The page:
Airbrush Safety Question

Decorating By karateka Updated 2 Apr 2009 , 4:06pm by karateka

karateka Posted 1 Apr 2009 , 1:49am
post #1 of 11

Ok....I know I'm going to seem a little nutz, but I'm going to ask anyway.

Does anybody here feel the need to use a top of the line vapor mask while airbrushing?

Not to be too personal, but I was working on my OK cake and had to airbrush a bunch of teal. I swear I had teal boogies for a week. icon_lol.gificon_redface.gif That can't be good for me, can it? Obviously I'm breathing this stuff.....does anybody think this could be harmful? I've priced those masks people wear to avoid inhaling paint vapor, and they are a bit expensive. Plain ol' dust masks don't do the trick, so far as I've noticed.

10 replies
kakeladi Posted 1 Apr 2009 , 2:21am
post #2 of 11

I didn't do that much airbrushing and always forgot to put on a mask icon_smile.gif Yahhh you do 'blow' highly colored stuff afterward icon_smile.gif
Frances Kuyper (who introduced the airbrush to cake decorating and is *THE* Cakelady) never did either.

timhenk Posted 1 Apr 2009 , 2:37am
post #3 of 11

I wear a cheap mask when airbrushing. I made a pumpkin cake and blew orange out of my nose for days. Since then I also set up a fan in the window to help pull the color out of the air, too. I also set up inside of a big cardboard box to try to contain the color. But yes, the mask certainly helps. Just get a cheap one from Home Depot.

BakingGirl Posted 1 Apr 2009 , 3:36am
post #4 of 11

What - you don't like the technicolor boogers? It is one of the more interesting side effects of caking, beats the weight gain!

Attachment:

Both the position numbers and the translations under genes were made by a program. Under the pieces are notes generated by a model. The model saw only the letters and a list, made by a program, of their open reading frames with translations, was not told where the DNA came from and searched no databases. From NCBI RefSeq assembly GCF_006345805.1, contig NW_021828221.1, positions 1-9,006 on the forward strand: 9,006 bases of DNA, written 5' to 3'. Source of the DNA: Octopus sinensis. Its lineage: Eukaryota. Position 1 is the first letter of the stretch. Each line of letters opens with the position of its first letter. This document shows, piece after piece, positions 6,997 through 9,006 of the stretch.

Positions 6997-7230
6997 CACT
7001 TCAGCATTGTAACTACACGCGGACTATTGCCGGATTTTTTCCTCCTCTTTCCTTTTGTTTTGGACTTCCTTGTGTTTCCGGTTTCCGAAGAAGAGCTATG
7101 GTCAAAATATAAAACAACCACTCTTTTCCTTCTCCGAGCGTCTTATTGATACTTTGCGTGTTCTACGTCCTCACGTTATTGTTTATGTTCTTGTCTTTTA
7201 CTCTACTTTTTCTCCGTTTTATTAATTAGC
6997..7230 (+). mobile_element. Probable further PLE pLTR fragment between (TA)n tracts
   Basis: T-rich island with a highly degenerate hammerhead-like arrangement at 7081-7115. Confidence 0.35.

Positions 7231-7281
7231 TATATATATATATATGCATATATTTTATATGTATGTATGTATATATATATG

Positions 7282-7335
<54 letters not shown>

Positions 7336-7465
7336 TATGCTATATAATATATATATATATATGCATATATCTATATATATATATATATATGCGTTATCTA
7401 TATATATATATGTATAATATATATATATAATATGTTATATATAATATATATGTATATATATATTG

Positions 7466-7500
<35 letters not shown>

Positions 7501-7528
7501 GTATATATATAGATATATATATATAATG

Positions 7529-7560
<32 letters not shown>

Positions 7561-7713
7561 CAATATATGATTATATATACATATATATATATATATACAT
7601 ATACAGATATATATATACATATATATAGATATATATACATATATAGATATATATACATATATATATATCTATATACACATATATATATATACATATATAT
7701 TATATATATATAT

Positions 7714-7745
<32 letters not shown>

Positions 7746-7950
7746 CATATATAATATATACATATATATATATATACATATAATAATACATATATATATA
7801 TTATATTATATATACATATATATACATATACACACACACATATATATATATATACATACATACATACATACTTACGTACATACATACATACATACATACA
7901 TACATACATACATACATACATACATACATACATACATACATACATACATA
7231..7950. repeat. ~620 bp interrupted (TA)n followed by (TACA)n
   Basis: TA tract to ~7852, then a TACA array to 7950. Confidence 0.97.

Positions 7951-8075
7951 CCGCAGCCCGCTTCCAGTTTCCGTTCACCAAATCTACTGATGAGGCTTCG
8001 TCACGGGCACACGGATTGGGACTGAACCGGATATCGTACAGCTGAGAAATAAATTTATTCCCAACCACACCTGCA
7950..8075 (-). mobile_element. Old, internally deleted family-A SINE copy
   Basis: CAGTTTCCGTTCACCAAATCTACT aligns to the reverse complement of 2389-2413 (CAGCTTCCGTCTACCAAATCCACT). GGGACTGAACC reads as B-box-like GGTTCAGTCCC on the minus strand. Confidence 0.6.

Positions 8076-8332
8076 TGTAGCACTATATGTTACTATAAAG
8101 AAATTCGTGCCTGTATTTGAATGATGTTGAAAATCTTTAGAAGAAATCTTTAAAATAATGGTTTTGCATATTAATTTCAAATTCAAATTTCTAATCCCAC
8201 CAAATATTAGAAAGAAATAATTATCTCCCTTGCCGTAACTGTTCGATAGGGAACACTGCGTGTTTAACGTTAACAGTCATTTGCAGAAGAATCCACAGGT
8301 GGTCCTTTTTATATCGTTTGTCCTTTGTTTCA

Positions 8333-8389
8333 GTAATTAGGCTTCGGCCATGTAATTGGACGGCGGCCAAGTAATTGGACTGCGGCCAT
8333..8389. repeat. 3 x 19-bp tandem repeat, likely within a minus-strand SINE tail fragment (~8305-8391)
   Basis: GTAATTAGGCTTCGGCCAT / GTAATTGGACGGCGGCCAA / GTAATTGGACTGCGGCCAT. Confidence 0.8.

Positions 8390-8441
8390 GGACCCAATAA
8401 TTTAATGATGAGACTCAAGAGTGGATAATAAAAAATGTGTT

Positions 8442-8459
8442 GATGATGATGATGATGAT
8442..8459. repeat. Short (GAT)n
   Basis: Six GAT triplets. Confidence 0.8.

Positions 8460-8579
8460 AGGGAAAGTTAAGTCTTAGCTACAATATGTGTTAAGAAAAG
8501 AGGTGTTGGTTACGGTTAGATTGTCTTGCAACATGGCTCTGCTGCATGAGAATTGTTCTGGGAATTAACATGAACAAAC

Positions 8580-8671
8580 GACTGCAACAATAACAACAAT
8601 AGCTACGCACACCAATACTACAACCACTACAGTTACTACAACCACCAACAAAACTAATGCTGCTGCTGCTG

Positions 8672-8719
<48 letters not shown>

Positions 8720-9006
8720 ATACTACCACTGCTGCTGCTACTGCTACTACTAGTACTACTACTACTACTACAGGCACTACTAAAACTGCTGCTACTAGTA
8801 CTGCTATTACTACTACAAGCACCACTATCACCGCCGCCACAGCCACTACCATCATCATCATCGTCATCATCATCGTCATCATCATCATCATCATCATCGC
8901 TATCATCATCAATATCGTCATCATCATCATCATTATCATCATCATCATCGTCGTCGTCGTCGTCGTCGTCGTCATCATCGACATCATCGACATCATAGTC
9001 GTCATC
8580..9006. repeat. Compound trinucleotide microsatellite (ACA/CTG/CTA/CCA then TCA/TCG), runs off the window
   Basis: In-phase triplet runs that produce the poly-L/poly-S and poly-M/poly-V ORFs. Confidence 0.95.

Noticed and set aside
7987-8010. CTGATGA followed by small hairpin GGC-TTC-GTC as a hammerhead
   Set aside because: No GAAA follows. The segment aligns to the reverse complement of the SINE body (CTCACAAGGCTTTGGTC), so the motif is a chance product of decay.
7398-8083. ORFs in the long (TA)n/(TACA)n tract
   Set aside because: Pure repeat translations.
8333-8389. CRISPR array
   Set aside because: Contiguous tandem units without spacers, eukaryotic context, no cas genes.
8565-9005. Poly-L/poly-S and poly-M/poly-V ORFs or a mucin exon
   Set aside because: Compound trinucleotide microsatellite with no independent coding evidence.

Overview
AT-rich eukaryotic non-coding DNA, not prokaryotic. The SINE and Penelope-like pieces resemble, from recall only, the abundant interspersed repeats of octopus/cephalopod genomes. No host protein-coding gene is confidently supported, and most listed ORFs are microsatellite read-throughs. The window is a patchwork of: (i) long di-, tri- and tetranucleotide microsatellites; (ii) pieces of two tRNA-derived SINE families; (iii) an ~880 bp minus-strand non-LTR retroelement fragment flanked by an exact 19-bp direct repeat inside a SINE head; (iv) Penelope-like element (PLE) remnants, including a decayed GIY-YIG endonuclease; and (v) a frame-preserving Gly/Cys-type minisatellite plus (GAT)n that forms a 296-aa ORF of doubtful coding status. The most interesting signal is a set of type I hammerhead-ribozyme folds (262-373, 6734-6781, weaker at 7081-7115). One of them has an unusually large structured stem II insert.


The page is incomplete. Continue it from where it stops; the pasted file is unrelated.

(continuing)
karateka Posted 1 Apr 2009 , 12:42pm
post #5 of 11

I was cleaning the house for a tasting the other day, and as far as upstairs on the stair railings, I was coming away with teal "dust" on my rags. I even did this airbrushing in a box. I'm starting to wonder if I should do all airbrushing outside. My husband polished my cherry dining table and the cloth was teal when he was done. And it wasn't even in the same room as the airbrushing!

I wonder what a doctor would say? I'll bet I have technicolor lungs.

BakingGirl Posted 1 Apr 2009 , 1:28pm
post #6 of 11

karateka, I avoid airbrushing as much as possible for the same reason. You find colour everywhere for weeks, it is incredible how far it travels. I always make sure that I clean up and wash the floors right afterwards, but last time I did it I realised after having done a big clean up of the kitchen and myself I was getting blue soles of my feet from going back in the kitchen. The colour obviously stays suspended for a long time before it comes down. And I was doing it in a box too. I have tried airbrushing outside but the humidity did not really work in my favour.

tiggy2 Posted 1 Apr 2009 , 8:00pm
post #7 of 11

Earleens website has directions for making a paint booth for airbrushing if anyone is interested.

karateka Posted 1 Apr 2009 , 11:17pm
post #8 of 11

Hmmm.....I feel like a bigger idiot than normal. I never thought to check Earlene's website for this info.

Thanks tiggy2!

timhenk Posted 2 Apr 2009 , 4:28am
post #9 of 11
Quote:
Originally Posted by tiggy2

Earleens website has directions for making a paint booth for airbrushing if anyone is interested.




Can you give me her website?

tiggy2 Posted 2 Apr 2009 , 1:22pm
post #10 of 11

Here's the link to the airbrush cabinet http://www.earlenescakes.com/AirbrushCabInst.html

karateka Posted 2 Apr 2009 , 4:06pm
post #11 of 11

Thanks!!

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